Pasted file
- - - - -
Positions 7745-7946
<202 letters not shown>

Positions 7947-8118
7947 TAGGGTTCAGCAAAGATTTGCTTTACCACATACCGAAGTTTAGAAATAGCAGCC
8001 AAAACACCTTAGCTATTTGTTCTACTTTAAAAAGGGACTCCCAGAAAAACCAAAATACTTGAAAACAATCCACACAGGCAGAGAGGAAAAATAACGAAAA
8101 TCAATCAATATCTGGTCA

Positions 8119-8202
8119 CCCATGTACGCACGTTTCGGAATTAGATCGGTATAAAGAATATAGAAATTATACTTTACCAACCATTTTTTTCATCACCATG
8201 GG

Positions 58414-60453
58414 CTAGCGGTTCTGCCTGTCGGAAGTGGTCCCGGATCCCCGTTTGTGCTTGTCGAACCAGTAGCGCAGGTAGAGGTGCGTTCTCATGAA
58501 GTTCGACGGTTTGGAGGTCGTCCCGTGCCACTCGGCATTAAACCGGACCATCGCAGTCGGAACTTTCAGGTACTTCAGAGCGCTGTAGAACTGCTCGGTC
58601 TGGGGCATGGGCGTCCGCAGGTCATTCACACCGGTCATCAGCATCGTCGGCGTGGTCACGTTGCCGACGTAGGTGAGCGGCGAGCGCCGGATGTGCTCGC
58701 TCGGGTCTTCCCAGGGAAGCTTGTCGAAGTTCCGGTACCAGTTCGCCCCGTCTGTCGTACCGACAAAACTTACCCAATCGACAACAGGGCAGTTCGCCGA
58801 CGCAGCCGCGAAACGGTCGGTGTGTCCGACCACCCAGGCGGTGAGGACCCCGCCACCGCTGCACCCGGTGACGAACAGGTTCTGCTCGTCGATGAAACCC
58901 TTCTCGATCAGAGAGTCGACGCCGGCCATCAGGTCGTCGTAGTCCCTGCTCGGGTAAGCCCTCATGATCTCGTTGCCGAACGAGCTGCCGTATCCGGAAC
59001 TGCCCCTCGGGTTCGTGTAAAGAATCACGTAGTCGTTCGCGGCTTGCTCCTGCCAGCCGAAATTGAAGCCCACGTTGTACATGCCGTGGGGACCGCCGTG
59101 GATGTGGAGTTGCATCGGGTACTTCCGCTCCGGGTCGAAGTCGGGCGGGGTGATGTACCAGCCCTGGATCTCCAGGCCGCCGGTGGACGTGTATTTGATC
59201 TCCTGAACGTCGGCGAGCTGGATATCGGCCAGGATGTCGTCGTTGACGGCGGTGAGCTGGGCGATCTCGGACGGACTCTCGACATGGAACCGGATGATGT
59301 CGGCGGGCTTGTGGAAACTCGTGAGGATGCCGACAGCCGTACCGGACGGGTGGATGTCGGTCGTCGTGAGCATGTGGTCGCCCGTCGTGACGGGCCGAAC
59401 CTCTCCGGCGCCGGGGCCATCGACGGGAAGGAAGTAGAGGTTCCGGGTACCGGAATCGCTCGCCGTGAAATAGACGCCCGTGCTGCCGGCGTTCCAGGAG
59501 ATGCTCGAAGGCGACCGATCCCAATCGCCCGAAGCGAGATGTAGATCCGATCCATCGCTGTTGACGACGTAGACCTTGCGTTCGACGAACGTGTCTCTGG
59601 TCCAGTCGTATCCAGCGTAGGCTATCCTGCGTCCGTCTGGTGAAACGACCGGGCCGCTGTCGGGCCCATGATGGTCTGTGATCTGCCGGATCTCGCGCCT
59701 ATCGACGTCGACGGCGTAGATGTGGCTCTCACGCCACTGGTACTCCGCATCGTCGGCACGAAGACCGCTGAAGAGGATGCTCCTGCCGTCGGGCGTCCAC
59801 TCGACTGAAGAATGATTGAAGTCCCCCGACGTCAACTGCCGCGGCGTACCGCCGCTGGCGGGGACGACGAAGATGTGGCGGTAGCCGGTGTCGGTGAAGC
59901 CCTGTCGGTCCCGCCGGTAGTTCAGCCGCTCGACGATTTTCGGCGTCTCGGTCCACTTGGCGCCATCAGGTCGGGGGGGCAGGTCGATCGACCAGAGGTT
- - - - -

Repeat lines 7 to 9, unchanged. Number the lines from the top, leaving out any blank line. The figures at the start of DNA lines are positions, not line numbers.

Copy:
Positions 8119-8202
8119 CCCATGTACGCACGTTTCGGAATTAGATCGGTATAAAGAATATAGAAATTATACTTTACCAACCATTTTTTTCATCACCATG
8201 GG